The agenda highlighted the need for setting up multi-disciplinary universities and providing adequate resources for the faculty to undertake cross-disciplinary research promoting innovativeness, remaining socially relevant and serving the needs of the country…reports Asian Lite News
Stressing that public and private investment in higher education can spur economic growth, social development and enhance India’s reputation across the world, a senior academician here on Wednesday outlined a 10-point agenda to build institutions of eminence, capable of connecting the local needs with global aspirations.
“Access to world class education enables creation of a knowledge economy. Global organisations, like the World Bank, have demonstrated through empirical research that countries that increase their GDP investment in education not only succeed in eradicating illiteracy but also raise wages and household income and reduce economic disparity,” said C. Raj Kumar, founding vice-chancellor of the O.P. Jindal Global University.
Recognised by the Indian government as an Institution of Eminence (IoE), the O.P. Jindal Global University is an initiative of the Jindal Steel & Power Foundation. It’s the only non-STEM (science, technology, engineering and mathematics) and non-medicine university to be recognised as an IoE.
Kumar said the demographic dividend of having 850 million Indians who were below 35 years of age could positively impact the country’s economy and society through quality education.
“We have neglected the skill-based vocational sector, which is a key driver for new opportunities and economic empowerment. The educational transformation required in India can only be achieved through a higher public and private investment in the sector,” he said.
With none of the Indian universities featuring among the top 100, Kumar spoke of a 10-point growth and reform plan for these institutions to enable them “achieve excellence and also move up in global rankings”.
Foremost on the agenda is the necessity to set up private or public universities, which are not-for-profit in nature, and are established through philanthropy.
“While there is need for consensus building and closer interaction among the University Grants Commission, the Ministry of Human Resource Development and the NITI Aayog, the importance of promoting academic freedom and institutional autonomy should also be recognised,” said Kumar, an Oxford and Harvard alumnus.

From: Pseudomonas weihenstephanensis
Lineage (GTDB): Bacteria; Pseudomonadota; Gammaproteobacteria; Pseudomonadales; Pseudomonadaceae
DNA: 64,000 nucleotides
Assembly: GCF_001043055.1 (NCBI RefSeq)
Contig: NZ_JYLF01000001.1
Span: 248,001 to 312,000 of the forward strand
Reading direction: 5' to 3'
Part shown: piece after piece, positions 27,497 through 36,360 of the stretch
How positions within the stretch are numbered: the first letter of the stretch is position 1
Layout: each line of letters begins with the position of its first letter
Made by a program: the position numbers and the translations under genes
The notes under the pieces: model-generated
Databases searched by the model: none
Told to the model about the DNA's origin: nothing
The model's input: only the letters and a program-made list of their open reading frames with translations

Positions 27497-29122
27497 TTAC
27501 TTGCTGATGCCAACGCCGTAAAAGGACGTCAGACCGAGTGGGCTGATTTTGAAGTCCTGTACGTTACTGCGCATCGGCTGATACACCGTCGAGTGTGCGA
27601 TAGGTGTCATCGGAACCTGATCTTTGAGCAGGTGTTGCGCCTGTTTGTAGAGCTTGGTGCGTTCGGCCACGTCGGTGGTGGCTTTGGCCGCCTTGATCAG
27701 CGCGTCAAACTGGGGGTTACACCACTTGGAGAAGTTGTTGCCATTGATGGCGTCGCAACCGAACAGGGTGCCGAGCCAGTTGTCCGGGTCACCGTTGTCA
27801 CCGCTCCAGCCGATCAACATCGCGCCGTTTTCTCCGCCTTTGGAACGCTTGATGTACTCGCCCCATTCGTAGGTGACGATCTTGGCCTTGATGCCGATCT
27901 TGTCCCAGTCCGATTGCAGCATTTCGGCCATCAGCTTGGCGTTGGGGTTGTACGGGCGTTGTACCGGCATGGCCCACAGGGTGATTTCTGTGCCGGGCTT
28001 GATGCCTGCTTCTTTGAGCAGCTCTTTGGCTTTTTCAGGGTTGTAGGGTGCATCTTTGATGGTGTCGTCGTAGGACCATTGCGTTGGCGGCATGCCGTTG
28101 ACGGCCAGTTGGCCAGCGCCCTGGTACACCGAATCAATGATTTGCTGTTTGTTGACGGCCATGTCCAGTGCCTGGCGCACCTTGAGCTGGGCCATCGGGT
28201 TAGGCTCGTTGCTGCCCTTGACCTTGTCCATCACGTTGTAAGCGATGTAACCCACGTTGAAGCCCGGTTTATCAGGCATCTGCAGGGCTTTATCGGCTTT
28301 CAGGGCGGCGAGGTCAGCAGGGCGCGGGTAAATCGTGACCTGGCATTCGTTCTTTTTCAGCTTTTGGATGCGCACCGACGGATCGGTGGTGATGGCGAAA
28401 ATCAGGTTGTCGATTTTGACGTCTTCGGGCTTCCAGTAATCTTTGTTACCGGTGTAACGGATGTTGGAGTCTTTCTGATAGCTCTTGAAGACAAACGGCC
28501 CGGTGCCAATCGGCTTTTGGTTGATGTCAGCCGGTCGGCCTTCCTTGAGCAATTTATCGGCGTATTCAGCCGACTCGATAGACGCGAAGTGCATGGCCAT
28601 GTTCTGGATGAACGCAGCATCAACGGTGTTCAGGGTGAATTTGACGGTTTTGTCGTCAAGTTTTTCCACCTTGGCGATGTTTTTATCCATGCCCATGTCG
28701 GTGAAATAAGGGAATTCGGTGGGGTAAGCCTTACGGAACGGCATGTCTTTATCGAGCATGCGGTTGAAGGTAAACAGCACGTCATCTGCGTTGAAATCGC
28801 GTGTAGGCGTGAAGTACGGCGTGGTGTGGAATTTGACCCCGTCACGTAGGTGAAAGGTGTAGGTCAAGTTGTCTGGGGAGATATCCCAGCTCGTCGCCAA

The agenda highlighted the need for setting up multi-disciplinary universities and providing adequate resources for the faculty to undertake cross-disciplinary research promoting innovativeness, remaining socially relevant and serving the needs of the country.
Kumar also stressed a transparent admission process with no management quota, developing international networks and collaborations with leading foreign universities, besides hiring outstanding faculty both from the country and abroad.
“Hiring of outstanding faculty, inspiring teachers and prolific researchers has been a major challenge that we are facing. The data on that is depressing. Over 30-40 per cent of faculty positions are vacant in central varsities. Over 40-50 per cent faculty positions are unfilled in the state public universities,” he said.
Calling for building a culture of research and publications in every discipline, he regretted that “indifference and complacency in research has led to the inability of universities to produce knowledge that can impact policy, produce innovation or provide solutions to social, political and economic problems that affect the nation”.
It was also important for the universities to embrace the international rankings framework as well as global accreditation processes that would benchmark them with world class universities.
The penultimate point in Kumar’s plan is promoting diversity, inclusion and accessibility. “For organisations that seek to succeed in contemporary times, institutionalising the ideas of diversity and inclusion represents an opportunity to advance the possibilities of dialogue and mutual understanding,” he said.
Last but not the least, Kumar called for developing active participation of all stakeholders — students, faculty, staff, parents, alumni, in addition to relevant government agencies and departments, institutional collaborators, potential donors and neighbouring communities — for good governance.
“This would help the university take decisions in an independent and transparent manner,” he said.